KANSAS CITY, Kan., June 14 -- Who could have predicted that the soccer dead zone of Kansas City would build a $200 million fútbol stadium that would turn into one of the best atmospheres in U.S. soccer? Not me. Which is why I have to pick my jaw up off the ground as I get a tour of Livestrong Sporting Park from Robb Heineman, the K.C. boss who's one of an exciting new breed of young and ambitious MLS owners. On this night there's a raucous pro-U.S. crowd even though the Gold Cup opponent is lowly Guadeloupe -- a sign that this stadium will be landing important U.S. Soccer events from now on.

CARSON, Calif., Nov. 20 -- Beckham to Keane to Donovan. It's the most expensive threesome in MLS history, and it's also the passing sequence that created the decisive goal in the Los Angeles Galaxy's MLS Cup final victory over Houston. More and more, parts of MLS have a major league feel to them, and this occasion was no different, not least in the game itself (where scalpers were getting well into triple-digits) but also in the events around the game. (Questlove deejayed one big Galaxy-hosted party, for example.) If this was David Beckham's last game in MLS, he went out in style -- and even let loose with his teammates in the postgame celebration.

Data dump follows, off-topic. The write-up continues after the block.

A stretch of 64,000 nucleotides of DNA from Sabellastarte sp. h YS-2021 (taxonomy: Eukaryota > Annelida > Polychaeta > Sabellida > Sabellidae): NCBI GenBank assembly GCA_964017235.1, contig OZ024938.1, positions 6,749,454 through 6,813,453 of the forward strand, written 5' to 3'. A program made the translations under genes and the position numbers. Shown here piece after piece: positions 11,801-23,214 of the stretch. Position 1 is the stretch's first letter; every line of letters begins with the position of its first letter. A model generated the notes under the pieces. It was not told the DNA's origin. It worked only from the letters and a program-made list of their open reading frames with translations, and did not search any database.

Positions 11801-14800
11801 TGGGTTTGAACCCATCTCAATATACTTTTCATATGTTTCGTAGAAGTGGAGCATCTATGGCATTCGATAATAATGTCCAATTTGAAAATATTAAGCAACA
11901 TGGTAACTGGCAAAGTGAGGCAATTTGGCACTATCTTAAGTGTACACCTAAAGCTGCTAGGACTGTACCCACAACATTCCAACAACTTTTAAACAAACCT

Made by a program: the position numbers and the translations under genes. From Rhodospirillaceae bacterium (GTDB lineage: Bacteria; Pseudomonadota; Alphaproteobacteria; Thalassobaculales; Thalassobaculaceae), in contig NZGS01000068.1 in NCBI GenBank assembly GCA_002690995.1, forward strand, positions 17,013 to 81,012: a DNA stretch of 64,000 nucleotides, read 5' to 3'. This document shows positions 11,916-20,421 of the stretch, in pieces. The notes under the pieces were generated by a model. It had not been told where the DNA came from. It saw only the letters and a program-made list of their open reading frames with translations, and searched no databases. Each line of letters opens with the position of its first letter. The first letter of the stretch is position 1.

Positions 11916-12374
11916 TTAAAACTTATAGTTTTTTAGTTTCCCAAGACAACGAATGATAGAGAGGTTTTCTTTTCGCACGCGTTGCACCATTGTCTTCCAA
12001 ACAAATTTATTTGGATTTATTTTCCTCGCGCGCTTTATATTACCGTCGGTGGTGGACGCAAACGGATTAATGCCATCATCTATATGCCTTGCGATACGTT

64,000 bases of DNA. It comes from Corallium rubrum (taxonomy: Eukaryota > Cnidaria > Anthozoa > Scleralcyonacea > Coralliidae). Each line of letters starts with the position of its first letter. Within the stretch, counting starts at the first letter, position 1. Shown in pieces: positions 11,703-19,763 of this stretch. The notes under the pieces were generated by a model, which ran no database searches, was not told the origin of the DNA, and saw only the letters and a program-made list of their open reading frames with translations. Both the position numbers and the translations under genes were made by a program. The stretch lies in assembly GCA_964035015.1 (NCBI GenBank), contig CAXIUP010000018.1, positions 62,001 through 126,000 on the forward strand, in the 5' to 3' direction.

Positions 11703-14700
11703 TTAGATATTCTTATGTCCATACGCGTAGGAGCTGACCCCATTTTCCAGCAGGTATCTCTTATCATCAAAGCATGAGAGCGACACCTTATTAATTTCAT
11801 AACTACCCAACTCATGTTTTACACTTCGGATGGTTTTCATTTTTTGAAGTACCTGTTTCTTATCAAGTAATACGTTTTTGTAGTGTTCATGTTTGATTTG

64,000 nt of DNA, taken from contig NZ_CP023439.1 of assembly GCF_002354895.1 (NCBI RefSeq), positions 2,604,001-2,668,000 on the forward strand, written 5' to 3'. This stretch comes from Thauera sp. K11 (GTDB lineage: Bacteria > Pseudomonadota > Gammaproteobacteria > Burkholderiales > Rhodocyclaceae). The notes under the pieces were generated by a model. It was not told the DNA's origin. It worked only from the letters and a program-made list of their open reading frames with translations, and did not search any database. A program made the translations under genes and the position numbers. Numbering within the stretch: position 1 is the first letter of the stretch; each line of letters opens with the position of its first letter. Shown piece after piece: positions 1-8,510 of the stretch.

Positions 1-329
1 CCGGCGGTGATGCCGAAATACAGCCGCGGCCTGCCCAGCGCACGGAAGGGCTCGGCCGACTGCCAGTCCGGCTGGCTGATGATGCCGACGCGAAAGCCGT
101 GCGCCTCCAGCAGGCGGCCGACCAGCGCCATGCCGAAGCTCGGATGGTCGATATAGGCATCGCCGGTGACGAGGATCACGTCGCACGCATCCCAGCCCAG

Bobby Rhine -- The former 10-year Dallas vet and rising broadcast star died from a heart attack at 35.

Sócrates -- The Brazilian great, who was also a doctor and political writer, died from septic shock at 57.

Gary Speed -- The Wales coach who starred as a Premier League player and Welsh national-teamer, committed suicide at 42.

Catê -- The Brazilian forward, who led New England in scoring in 2001, died at 38 in an auto accident.

Dennis Marshall -- A car accident claimed the life of Marshall, 25, who had scored a Gold Cup goal for Costa Rica just a few days earlier.

Uche Okafor -- The former Kansas City defender and member of two Nigerian World Cup teams died at 43 near Dallas from what police ruled a suicide.

Nat Lofthouse -- The former Bolton Wanderers and England star died at 85 in a nursing home.

One of the continuing stories in soccer media consumption is taking place on Twitter, which has affected all sports but especially soccer. No tool provides a better way to make the giant world of soccer seem smaller. Here are some other recs from 2011:


A Life Too Short, by Ronald Reng -- A close look at the life and suicide death of German goalkeeper Robert Enke, a former teammates of U.S. defender Steve Cherundolo at Hanover.